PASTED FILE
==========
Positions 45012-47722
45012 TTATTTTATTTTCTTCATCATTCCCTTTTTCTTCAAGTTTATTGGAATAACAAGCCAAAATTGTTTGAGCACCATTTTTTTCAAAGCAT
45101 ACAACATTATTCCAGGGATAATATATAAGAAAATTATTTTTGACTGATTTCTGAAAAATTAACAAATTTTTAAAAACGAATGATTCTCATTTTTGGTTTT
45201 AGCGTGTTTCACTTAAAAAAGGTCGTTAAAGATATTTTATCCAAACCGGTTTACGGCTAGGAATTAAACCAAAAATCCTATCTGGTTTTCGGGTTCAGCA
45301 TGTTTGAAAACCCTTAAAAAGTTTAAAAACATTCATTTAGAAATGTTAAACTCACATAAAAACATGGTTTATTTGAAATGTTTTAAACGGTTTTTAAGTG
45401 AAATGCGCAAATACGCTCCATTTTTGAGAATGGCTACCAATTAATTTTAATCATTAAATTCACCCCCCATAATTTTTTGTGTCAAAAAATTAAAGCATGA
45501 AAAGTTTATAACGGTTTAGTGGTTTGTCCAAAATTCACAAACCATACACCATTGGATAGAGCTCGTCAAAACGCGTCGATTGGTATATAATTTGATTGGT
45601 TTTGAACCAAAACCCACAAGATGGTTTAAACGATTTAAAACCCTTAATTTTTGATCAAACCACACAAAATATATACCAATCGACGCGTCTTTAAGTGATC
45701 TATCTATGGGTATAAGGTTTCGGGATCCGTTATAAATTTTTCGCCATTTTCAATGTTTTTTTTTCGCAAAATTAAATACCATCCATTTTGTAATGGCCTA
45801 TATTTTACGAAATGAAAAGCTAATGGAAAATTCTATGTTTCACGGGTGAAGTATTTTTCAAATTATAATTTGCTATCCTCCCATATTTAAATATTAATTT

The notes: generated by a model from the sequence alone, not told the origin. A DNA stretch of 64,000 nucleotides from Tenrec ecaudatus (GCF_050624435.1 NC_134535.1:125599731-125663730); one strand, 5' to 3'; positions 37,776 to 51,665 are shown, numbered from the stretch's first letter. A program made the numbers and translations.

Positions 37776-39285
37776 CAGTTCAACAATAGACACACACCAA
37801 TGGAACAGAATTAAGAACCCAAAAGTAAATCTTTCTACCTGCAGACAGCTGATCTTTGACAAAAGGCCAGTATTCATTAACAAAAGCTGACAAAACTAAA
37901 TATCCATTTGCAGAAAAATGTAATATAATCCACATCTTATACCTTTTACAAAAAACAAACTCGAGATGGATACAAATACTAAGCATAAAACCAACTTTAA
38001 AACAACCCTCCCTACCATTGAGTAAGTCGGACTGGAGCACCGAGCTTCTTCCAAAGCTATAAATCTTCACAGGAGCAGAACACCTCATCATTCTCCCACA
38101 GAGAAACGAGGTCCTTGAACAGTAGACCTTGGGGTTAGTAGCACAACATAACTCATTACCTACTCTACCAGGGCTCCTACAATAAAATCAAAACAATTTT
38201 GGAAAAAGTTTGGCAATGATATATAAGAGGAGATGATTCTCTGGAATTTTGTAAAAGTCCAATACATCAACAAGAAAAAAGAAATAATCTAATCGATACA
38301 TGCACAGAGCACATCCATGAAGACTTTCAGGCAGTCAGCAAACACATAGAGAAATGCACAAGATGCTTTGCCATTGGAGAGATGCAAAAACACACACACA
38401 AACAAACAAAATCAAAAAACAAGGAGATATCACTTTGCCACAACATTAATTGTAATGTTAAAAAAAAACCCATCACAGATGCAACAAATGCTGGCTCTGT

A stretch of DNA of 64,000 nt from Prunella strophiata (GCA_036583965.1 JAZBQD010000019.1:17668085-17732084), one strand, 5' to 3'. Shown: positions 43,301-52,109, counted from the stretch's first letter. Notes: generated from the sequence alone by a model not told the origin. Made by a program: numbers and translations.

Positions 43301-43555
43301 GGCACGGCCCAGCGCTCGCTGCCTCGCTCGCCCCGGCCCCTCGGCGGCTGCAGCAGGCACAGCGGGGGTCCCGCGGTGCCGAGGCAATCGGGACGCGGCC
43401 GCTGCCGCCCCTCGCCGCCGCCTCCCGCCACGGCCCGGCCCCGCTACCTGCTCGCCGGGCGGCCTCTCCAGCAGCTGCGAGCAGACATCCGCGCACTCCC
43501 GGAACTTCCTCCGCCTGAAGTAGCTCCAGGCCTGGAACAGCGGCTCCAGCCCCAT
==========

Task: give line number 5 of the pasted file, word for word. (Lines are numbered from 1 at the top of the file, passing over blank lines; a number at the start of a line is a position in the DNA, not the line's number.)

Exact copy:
45301 TGTTTGAAAACCCTTAAAAAGTTTAAAAACATTCATTTAGAAATGTTAAACTCACATAAAAACATGGTTTATTTGAAATGTTTTAAACGGTTTTTAAGTG